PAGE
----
To complete this survey of the structure of the defence forces it may be appropriate to glance briefly at each of the branches, that is the corps, of the organisation.
The Infantry Corps
The infantry has always been the senior corps and in the Emergency army was by far the largest. With a total establishment of 22,906 in its twenty-six battalions the corps contained about 45% of the war establishment. The battalions were as follows:
- Regular army: the 1st, 2nd, 3rd, 4th, 5th Battalions
- The Volunteer Force: The Volunteers incidentally had with their numerals, also territorial designations, so there was the 6th, 7th and 11th Dublin; the 8th Thomond; the 9th and 12th Desmond; the 10th Uisneach, and the 13th Connacht.
- The Newly raised battalions were given the numerals from 14th to 25th, and oddly 31st
The infantry battalion of 881 all ranks consisted of a headquarters company, a machine-gun company and three rifle companies. Its most formidable armament was undoubtedly the sixteen Vickers medium machine-guns in the four platoons of the machine-gun company, a higher proportion it would seem than one finds in other armies. On the other hand it was weak in mortars and even weaker in anti-tank guns, a serious deficiency. The rifle companies had four platoons each, the platoons being further divided into three ten-man sections. With a light machine-gun (usually a Lewis gun but in some cases Bren guns) in each section, the rifle company was moderately well armed.
The Artillery Corps
The field artillery regiment had three field batteries of four guns each. This was only half the number of guns in a comparable British battery. Even this small figure was further diminished by the fact that at the outbreak of war there were only forty seven guns available, that is enough for only eleven batteries at four guns per battery with three guns left over, not quite enough for a mere four regiments let alone the seven required for the seven brigades. To make matters worse, the guns were of three different types making difficulties for both fire control and ammunition supply. Of the thirty-six guns received from Great Britain during the war, twelve were again of a different type. An anti-tank battery included in the regimental establishment was never able to be organised, and not until 1943 were the regiments brought up to the rather skeletal organisation described above. The position of anti-aircraft artillery was very bad at the outbreak of war with only six guns, four of which were obsolescent, and six light guns. Seventeen more 3.7 inch guns were received during the war, but we really had no proper air defence.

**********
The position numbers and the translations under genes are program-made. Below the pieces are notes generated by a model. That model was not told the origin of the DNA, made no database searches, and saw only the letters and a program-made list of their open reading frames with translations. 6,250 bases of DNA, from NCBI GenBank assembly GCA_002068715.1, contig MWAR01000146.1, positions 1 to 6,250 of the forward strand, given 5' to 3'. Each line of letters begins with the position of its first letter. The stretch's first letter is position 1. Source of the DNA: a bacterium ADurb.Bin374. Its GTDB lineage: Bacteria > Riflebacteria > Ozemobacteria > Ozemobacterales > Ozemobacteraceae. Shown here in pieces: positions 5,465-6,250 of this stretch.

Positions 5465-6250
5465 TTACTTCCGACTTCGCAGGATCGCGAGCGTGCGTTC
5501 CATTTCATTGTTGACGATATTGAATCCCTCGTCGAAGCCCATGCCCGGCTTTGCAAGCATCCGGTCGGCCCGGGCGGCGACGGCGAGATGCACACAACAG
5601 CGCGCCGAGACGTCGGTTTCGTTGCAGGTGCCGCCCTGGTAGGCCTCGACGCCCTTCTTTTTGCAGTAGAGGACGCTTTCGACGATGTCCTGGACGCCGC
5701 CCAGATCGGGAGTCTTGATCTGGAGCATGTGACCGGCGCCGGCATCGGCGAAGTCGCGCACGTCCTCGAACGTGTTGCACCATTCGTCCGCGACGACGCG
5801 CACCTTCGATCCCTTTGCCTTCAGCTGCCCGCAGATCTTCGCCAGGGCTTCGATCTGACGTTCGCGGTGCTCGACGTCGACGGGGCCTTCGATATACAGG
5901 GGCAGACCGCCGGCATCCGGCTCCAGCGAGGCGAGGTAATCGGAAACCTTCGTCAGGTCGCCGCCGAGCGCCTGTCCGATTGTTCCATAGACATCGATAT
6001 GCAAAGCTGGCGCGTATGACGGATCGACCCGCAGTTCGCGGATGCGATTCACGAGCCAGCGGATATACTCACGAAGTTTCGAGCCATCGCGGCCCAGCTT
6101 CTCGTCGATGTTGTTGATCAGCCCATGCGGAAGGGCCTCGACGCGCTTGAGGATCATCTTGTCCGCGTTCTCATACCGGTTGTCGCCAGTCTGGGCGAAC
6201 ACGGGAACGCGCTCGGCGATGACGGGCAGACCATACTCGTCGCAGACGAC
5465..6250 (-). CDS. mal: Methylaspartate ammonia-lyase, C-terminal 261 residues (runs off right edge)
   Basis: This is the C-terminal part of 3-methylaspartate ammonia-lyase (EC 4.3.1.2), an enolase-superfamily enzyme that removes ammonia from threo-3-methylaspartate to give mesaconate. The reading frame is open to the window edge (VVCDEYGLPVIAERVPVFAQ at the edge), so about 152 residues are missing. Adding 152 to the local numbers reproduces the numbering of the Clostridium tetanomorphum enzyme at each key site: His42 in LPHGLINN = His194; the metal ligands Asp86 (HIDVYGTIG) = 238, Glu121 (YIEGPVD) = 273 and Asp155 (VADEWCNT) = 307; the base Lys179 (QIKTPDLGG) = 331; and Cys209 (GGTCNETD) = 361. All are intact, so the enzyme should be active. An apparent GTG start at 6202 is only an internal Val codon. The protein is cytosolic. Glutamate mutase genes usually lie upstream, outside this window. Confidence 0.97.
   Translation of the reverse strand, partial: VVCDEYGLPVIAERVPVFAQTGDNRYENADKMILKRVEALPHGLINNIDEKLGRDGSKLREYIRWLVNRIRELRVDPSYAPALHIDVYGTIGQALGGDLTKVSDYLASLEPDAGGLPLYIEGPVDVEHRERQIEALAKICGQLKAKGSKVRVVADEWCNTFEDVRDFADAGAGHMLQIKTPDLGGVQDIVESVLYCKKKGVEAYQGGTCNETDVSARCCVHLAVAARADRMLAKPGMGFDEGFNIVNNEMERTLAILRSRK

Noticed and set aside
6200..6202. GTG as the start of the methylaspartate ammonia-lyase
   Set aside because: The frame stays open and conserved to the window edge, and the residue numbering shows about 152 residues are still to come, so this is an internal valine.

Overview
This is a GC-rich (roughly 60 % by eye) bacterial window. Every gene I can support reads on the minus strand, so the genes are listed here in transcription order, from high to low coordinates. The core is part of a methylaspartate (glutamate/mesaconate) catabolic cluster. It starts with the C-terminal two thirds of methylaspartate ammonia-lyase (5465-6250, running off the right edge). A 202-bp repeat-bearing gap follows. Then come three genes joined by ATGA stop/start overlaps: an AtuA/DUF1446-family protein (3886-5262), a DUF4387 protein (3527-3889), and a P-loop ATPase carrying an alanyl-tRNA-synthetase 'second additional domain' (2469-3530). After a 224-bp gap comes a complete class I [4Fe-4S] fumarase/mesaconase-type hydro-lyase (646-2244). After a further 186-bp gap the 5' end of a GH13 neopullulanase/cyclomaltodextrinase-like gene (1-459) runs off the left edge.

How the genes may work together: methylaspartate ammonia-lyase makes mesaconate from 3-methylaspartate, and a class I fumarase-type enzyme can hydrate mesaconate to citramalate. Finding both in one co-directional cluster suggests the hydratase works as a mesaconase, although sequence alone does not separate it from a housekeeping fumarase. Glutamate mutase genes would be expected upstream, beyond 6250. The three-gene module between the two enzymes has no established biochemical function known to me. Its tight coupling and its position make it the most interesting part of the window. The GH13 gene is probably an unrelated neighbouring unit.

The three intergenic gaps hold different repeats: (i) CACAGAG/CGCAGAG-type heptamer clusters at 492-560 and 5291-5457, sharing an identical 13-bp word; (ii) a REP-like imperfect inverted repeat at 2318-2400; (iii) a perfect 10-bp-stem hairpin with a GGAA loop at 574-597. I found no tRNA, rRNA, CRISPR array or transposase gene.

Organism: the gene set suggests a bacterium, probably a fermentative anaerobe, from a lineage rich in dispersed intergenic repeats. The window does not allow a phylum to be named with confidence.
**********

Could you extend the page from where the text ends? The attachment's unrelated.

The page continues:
The Cavalry Corps
The Cavalry Corps is interesting in that it was, after some time, largely equipped with home-produced equipment. The name is somewhat misleading: there were no horses, nor had there ever been any, in the corps, which had formerly been known, rather more accurately as the Armoured Car Corps. The corps had no regiments but consisted entirely of squadrons, that is, company sized organisations, though these were of different types. There were two (later four) armoured squadrons, that is to say armoured car squadrons, seven motor squadrons (one for each brigade), a Bren-carrier squadron (later disbanded and the vehicles given to the infantry), and cyclist squadrons. The armoured squadrons were equipped with armoured cars, seventeen to each if available. The seven motor squadrons were to have four armoured cars each plus many lighter vehicles for their role as the patrol and reconnaissance elements of the brigades. The provision of armoured cars was a complex problem solved, as will be described later, by home production.
Finally, one must mention the thirteen cyclist squadrons, laughingly referred to as the ‘peddling panzers’ (laughter from the crowd). They were allocated not to the brigades but to the two divisions and to the Curragh Command and posted to various locations throughout the country. They were organised like rifle companies but were capable of getting rapidly into action and of covering ten miles in an hour, a very useful resource in an anti-paratroop role.
The other corps and services
The other corps and services need not detain us save to say again that they were organised in company-level units though, in most cases with more personnel than their infantry counterparts. The engineers, signals, supply and transport, medical and military police units were all fairly well equipped. All of these had both field companies, for service with brigades, and garrison companies that included the personnel managing such institutions as hospitals, signal installations, etc. In the Engineers, the garrison unit were called Maintenance Companies, looking after the sewers and things like that.
While for weapons, ammunition and other warlike stores Ireland had to rely mainly on outside sources of supply, many items were home-produced. Undoubtedly, the most important of these were armoured cars. The total armoured car requirement was seventy-nine, made up of seventeen each for the 1st, 2nd and 3rd Armoured Squadrons (the 4th had things called Beaverettes) and four each for the armoured troops of the seven motor squadrons. Each motor squadron had one armoured troop and three reconnaissance troops. There were twenty-five on hands at the beginning of the Emergency, thirteen old Rolls Royces, eight Landsverks (newly-purchased, modern Swedish vehicles) and four Leyland vehicles fitted with Landsverk turrets, which is the really the business part of an armoured car. Colonel J.B. Lawless (who was later Director of Cavalry) and Commandant A.W. Mayne took on the task of designing an armoured body for a Ford chassis. Forty-two Fords were produced by Messrs Thompson of Carlow, and eight of a different design by the Great Southern Railways workshops at Inchicore. A final venture was the production of five heavier types again by Thompsons built on Dodge chassis, with turrets and armament similar to those of the Landsverks, giving a total in all of eighty vehicles. So we needed seventy-nine and there was one to spare at the end. In 1961 eleven of the Fords were airlifted to the Congo for UN service and they were the most useful vehicle that could be got even at that stage for that job. So they were Irish-produced armoured cars out in the Congo and doing great work.